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As a Senior Bowl HC, Jets DC Jeff Ulbrich Is Making an Impact on Young Football Minds

National Team's Players Praise 'the Passion and the Energy He Brings'; 'I Just Feel Like He's an Excellent Coach'

National quarterback Sam Hartman, of Notre Dame, throws a pass during practice for the Senior Bowl NCAA college football game, Tuesday, Jan. 30, 2024, in Mobile, Ala. (AP Photo/ Butch Dill)

Jeff Ulbrich has the whole package — his football knowledge, the impressive rise of his Jets defenses the past two seasons, his own Senior Bowl experience in 2000, plus the fervor with which he speaks about his love for the game and for the players he coaches. It was only natural that those who run the Senior Bowl would want him to serve as one of their head coaches one of these years.

That year is now. The Green & White's D-coordinator is the National team head coach for this week's practices and Saturday's game, the 75th Anniversary Senior Bowl that will kick off at 1 p.m. ET at the University of South Alabama.

And Brick's excitement for his players is not a one-way street in Mobile. The players feel the same way about their new, if temporary, coach.

"You can just tell that one reason the Jets play so hard is because of him," said North Carolina State linebacker Payton Wilson. "The passion and the energy he brings, you would go out there and kill for that guy. I've only known him literally two days now, and that's how I feel about him."

"I watched some Hard Knocks so I had a little inkling," Notre Dame QB Sam Hartman said of his first exposure to Ulbrich during the Jets' star turn last August on HBO's annual NFL summer miniseries. "He's awesome. He's teaching us a lot about life in the NFL, what it takes to be great, what it takes to do what he coaches and be a part of the organization he's a part of. It's an unreal opportunity to get so close to a guy who's so pivotal in an organization. He has a lot of respect in the league and it makes complete sense that he does."

One who has perhaps a little more than two days' worth of knowledge about Ulbrich also had glowing comments after Wednesday's practice. Michigan WR Roman Wilson grew up in Hawai'i, which is where Ulbrich played his college ball before advancing to his 10-year NFL career as a starting 'backer and special-teams leader, all for the 49ers.

"Jeff's a good guy," Wilson said. "He brings a lot of energy. It reminds me a lot of the Michigan coaches. I just feel like he's an excellent coach. I know he played at Hawai'i. We talked about it a little bit. I think he got engaged on Maui, and that's where I'm from, so it's cool. It's a small world we live in."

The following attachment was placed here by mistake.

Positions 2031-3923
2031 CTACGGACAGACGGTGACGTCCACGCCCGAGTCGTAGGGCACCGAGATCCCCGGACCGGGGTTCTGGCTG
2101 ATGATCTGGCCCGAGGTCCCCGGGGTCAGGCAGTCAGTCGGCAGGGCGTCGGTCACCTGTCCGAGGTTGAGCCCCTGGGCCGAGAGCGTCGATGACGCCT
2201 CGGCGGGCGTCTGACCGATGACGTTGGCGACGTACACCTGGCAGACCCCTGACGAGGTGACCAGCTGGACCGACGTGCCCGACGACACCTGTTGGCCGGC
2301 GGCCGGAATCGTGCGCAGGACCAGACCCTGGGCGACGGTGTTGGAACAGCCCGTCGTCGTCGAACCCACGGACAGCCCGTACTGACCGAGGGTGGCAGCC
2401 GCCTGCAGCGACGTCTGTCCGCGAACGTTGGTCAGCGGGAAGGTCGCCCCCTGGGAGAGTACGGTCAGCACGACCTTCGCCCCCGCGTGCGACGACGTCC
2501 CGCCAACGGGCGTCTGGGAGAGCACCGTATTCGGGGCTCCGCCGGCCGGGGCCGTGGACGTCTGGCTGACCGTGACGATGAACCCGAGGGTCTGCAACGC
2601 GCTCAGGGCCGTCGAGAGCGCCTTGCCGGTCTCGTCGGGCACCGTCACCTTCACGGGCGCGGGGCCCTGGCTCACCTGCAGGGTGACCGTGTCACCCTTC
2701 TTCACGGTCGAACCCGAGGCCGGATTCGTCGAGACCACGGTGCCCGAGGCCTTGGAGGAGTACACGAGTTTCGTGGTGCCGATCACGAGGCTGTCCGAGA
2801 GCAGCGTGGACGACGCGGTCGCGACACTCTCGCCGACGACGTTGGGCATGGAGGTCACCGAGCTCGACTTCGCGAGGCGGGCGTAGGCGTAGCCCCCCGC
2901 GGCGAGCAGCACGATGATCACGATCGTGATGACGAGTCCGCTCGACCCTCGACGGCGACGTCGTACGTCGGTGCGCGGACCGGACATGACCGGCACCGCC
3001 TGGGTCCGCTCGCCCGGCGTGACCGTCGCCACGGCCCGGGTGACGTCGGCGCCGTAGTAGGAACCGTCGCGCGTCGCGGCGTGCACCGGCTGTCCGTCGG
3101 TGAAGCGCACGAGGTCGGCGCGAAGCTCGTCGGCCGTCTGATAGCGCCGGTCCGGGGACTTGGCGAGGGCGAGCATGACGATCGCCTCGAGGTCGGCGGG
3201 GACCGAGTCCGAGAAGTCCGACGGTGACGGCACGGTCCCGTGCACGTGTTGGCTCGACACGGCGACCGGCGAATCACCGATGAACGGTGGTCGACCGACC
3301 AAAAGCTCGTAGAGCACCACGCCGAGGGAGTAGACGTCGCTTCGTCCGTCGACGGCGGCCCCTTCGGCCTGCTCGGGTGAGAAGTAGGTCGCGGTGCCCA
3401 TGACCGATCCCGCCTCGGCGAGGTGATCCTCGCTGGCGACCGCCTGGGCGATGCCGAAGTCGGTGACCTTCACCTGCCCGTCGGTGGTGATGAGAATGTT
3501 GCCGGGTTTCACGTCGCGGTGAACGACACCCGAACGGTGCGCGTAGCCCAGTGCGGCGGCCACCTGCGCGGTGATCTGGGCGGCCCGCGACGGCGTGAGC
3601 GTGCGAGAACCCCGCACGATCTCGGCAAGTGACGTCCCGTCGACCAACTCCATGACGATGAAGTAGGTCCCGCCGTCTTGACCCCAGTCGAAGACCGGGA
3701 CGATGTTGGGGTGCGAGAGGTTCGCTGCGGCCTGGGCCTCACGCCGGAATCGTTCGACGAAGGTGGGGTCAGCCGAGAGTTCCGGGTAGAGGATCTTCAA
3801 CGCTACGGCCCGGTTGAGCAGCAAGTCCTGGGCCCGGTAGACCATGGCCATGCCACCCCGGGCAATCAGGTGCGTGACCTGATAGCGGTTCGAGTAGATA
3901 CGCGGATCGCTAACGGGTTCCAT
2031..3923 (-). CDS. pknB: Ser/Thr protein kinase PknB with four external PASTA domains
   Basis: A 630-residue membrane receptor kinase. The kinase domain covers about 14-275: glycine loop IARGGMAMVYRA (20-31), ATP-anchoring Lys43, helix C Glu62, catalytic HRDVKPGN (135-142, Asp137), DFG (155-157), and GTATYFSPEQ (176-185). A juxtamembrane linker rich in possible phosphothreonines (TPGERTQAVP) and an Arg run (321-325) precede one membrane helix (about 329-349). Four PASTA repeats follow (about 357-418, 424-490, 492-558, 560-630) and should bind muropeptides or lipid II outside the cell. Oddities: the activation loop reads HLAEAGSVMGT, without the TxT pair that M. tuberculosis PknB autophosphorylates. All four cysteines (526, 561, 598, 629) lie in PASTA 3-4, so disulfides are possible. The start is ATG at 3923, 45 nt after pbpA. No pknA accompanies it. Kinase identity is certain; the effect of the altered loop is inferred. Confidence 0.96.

Yet in that small pool, this game is a big springboard, and not just for the players whose college eligibility is up and are playing in this game to improve their draft stock, as Ulbrich did in 2000, going from a potentially undrafted free agent to a third-round pick of the Niners. It's also a job interview for many coaches who could be setting the stage for the next entry on their résumés.

Jets head coach Robert Saleh isn't ready to say goodbye to Ulbrich yet, but he sent his DC off to Alabama with his own praise, saying that this opportunity for Brick "will give people a look at the great work we see from him every day at our facility."

Yet head-coaching interviews down the road seem to be the furthest thing from Ulbrich's mind, as Hartman has sensed from his short time participating in National team workouts and meetings.

"In a world of a lot of inconsistent things and people, when you find consistency in somebody, it's easy to root for and be a part of their organization," Hartman said. "I think he understands that this is not his show, it's not about him going out and coaching and winning the game. He's taking the pressure, and he's put all the go-play and everything like that on us. It's still the same game, still the same field space, still 22 guys on the field, and he keeps preaching that. And I think that has really resonated with me as a player."

But at the same time, Ulbrich, from his playing experience, is passing on his emotion for the game to his players, who may use it in Saturday's competition but will surely revisit it as they make their way through the pro ranks.

"You always want to have someone who's walked in your shoes before giving you advice," Payton Wilson said. "For him to have gone through this, gone through the whole process, just the advice that he's given some of us, it's truly inspirational."

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